America's Best History Spotlight
On this page we're going to Spotlight the lesser known historic sites and attractions that dot the history landscape across the USA and are worth a visit if you're in their area. And while they may be lesser known, some are very unique, and will be that rare find. You'll be, at times, on the ground floor, or maybe even know something others don't. It'll be fun. Visit them.
Holly Hotel and Carrie Nation
Note: The Holly Hotel and other buildings on Battle Alley were damaged by fire in late June, 2022. Owners George and Chrissy Kutlenios said they intend to restore and rebuild the Holly Hotel. Many of the articles and paintings in the building were saved by brave responders.
It may no longer have been a hotel. It was a restaurant. It may no longer cater to the railroad men who made the hotel prosper and caused more than a few ruckases outside on what used to be known as Martha Street. Today, there's talk of more than a few ghosts. It may be, in some quarters, be known for good food and comedy, spirited amongst the lore of that woman with a hatchet who came a calling in 1908 and now has a Holly Festival named after her, Carrie Nation. But all this adds up to a current Battle Alley establishment with an amazing charm, great food, a plaque from the National Register for Historic Places, and a whole lot of historic lore, it's hard to know where to start.
- What is There Now
- History Nearby
Holly House Hotel
Situated around every corner of the towns and cities of the United States were inns and hotels that catered to the guests of their time. For many, this became accentuated with the advent and establishment of railroad lines in the ones lucky enough to be chosen as depots. In 1863, Holly, Michigan gained that advantage when the Detroit and Milwaukee Line laid tracks through town; by 1891, the Holly Hotel, first known as the Hirst Hotel due to its owner, began catering to passengers from the twenty-five trains that clacked through town each day. And the Holly Hotel remains to this day, unlike many Queen Anne and Victorian structures that used to sit along the main streets of their towns, but are now gone. It has adapted at the same time as retaining its history. Now with modern ameneties of comedy and food, but no rooms, and despite two fires that created concern for its future, the removal of passenger service to town, and a 1908 meeting with that brawling temperance woman, Carrie Nation, you can visit and dine in its 19th century splendor and recount the past, or laugh at it.
And you ask, just why did that famous woman trek her way to a small town fifteen miles from Flint and fifty-five miles from Detroit, fifteen hundred residents at the time and six thousand residents today. She was a Kansas and Texas woman, for the most part. She just plain didn't like the attitude of the hotel operator, who tolerated the drinking habits of his bar guests, and was asked by a local prohibition committee to come. With her cohorts swinging umbrellas and Carrie carrying her ax, the scantily clad lady in the painting above the bar prompted whiskey bottle smashes and condemnation. It also landed her in jail, plus a Holly visit by the Republican Governor Fred M. Warner one day later, during her time in Holly custody. Apparently he wanted to parley the notoriety of Nation into an additional term. He'd get it.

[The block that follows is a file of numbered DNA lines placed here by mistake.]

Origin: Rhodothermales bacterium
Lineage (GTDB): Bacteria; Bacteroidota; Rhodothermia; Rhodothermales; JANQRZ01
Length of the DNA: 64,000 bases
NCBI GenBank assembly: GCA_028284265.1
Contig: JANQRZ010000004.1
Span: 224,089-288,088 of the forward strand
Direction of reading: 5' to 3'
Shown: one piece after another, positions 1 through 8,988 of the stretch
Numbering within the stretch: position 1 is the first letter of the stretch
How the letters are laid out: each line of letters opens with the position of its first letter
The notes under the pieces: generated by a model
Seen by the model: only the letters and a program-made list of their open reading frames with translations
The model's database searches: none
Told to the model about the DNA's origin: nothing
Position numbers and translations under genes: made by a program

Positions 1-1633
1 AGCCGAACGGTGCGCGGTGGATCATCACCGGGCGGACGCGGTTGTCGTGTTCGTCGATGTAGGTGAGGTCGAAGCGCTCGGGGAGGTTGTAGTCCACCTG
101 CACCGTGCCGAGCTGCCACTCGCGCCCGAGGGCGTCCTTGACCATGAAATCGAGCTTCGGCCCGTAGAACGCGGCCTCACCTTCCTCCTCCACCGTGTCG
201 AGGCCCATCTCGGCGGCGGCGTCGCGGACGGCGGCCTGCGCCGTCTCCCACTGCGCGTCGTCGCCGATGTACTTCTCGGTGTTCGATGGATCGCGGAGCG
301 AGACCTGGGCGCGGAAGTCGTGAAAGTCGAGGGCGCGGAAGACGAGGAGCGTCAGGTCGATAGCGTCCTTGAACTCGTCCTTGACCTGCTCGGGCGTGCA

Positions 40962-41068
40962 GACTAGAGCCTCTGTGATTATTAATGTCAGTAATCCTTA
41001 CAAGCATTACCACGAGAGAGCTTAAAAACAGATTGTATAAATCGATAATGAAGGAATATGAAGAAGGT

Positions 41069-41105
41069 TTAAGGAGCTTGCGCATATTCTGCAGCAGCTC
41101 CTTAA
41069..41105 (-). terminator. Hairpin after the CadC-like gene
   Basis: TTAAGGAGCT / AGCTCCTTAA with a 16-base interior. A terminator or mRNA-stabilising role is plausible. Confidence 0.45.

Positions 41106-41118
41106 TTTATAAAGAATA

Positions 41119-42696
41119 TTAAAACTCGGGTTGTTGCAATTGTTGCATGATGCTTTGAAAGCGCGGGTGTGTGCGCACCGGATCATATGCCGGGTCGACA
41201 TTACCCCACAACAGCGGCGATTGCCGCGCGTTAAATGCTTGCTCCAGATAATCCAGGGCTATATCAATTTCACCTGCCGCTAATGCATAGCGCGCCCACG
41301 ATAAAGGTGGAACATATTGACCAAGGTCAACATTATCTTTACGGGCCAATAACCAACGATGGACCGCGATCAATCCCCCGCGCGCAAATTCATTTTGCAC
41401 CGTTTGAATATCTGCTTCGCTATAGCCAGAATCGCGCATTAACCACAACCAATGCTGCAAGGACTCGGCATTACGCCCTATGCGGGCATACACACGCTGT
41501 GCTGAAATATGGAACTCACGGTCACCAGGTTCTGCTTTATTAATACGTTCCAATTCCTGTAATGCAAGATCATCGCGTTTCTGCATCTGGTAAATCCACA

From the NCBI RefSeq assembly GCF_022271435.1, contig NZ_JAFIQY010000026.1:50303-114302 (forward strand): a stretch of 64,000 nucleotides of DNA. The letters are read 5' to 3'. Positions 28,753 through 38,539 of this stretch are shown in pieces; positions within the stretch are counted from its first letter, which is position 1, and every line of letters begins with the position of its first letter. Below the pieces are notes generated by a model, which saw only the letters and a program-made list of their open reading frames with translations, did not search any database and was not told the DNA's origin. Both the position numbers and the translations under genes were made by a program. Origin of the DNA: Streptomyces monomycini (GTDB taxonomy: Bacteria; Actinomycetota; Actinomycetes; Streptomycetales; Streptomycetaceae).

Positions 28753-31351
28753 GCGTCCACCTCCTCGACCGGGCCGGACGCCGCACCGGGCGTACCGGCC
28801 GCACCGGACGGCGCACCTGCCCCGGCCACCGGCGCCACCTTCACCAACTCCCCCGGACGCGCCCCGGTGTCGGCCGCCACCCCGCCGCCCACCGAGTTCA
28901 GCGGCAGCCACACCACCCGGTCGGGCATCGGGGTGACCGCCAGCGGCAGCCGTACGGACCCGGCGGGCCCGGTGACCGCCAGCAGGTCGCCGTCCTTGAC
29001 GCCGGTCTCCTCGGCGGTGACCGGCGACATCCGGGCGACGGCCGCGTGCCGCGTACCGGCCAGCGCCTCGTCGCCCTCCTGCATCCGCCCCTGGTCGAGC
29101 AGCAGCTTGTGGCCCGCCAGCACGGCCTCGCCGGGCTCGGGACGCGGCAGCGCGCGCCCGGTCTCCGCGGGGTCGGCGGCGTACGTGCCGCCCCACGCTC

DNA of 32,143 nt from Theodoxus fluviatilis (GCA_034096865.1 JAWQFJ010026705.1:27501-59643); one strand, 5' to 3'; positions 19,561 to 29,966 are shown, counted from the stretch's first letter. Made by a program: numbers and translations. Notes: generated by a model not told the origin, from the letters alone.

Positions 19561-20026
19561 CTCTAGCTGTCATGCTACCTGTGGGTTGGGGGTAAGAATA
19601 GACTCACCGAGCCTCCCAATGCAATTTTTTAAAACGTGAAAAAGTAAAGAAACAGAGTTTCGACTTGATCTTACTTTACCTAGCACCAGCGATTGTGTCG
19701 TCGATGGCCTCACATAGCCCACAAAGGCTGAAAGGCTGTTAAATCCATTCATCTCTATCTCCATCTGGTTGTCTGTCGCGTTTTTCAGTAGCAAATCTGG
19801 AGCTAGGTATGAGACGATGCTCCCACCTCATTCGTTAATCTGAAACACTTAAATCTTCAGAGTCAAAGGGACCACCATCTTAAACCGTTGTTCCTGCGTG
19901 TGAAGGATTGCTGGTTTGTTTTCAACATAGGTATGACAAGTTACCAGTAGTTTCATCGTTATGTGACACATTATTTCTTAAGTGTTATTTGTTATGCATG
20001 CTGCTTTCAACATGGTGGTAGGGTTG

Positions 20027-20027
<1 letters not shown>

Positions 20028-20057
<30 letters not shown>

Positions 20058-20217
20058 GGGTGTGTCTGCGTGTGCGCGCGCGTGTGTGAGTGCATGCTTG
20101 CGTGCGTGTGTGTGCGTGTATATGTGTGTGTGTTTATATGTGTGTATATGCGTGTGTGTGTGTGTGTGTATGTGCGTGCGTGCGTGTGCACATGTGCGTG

Today see a Carrie Nation Festival, usually in September, plus ghosts that seem to have the run of the restaurant from time to time. There's also quaint shops up and down Battle Alley. So if you're in the suburbs of Flint or Detroit some day and would like to get a bite to eat in a historic place with lots of cool past and fine food present, head out to the town Mrs. Nation decided to visit on August 28, 1908, and you can have a drink in the place where she swung a tool and got arrested.
Photos above: Courtesy Holly Hotel.
Holly Hotel, Holly, Michigan
Historic National Register of Historic Places hotel with bar, restaurant, and Comedy Club.
Hotel was built in 1891. Was rebuilt after fires on January 19, 1913, and exactly sixty-five years later on the same date and time, January 19, 1978. You say that's odd. Yep.
How Much to VisitRestaurant and Bar - Entrees range from $28 and up with soups and appetizers in the range from $6. For diners in the area, you can belong to their Diners Club, which lowers prices with other benefits. Diners Club cost is $59 per year. Afternoon tea prices are $14 plus.
Comedy Club - Friday and Saturday cover charge $15, for dinner guests $12.
Hours OpenOpen Monday to Saturday for dinner 4:00 to 10:00, Sunday 4:00 to 8:00. Afternoon tea from 2:00 to 5:00 p.m. Monday thru Saturday. Sunday brunch from 10:00 to 2:30 p.m.
Comedy Club - Friday and Saturday nights, two shows at 8:30 and 10:30.
Where Is It LocatedThe Holly Hotel is located at 110 Battle Alley, Holly, Michigan. From Flint, Michigan, it's a 17 mile drive down I475 South and I75 South. Take exit 108 onto Holly Road Drive (South) to Battle Alley. From Detroit, it's a 53 mile drive. Take I75 North to Exit 98, East Holly Road (West). Continue to Battle Alley.
Website - Holly Hotel
More Flint Area Historic Sites
So what else is there to do near Holly and Flint.
Seven Lakes State Park
Crossroads Village and Railroad
Flint Institute of Arts
Sloan Museum, Longway Planetarium, Buick Automotive Galley